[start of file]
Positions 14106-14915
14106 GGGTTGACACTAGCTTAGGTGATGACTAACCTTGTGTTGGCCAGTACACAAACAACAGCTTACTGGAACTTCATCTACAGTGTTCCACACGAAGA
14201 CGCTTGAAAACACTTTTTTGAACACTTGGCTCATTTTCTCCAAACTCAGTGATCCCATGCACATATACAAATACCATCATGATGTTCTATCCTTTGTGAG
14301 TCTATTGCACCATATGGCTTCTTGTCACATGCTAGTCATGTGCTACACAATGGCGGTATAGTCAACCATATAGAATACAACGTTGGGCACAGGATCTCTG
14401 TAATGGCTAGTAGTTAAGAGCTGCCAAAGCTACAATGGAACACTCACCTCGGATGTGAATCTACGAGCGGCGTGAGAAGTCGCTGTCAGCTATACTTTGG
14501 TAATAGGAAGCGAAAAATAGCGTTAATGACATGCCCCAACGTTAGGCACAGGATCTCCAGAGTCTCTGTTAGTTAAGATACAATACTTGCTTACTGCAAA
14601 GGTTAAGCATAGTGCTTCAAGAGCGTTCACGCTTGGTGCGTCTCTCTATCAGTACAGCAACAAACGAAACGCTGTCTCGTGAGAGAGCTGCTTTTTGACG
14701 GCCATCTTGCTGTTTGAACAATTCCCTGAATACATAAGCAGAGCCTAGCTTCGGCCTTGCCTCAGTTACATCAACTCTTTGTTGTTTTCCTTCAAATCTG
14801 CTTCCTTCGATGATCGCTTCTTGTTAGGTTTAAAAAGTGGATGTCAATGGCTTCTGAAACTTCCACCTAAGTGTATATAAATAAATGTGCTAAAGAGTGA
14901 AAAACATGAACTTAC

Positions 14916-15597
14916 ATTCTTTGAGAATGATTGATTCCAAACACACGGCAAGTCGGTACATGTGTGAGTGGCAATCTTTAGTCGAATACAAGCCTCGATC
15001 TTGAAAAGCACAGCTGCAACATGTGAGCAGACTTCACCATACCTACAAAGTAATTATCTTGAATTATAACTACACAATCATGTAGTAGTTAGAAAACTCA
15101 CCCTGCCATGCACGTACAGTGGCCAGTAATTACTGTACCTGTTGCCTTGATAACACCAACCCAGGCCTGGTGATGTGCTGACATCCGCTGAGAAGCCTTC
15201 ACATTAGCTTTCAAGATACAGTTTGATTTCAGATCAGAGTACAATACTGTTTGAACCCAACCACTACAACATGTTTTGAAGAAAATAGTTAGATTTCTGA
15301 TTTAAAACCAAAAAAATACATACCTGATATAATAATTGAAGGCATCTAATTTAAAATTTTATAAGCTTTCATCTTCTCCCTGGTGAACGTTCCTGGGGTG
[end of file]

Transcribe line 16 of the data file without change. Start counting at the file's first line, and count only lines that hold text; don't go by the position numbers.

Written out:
15301 TTTAAAACCAAAAAAATACATACCTGATATAATAATTGAAGGCATCTAATTTAAAATTTTATAAGCTTTCATCTTCTCCCTGGTGAACGTTCCTGGGGTG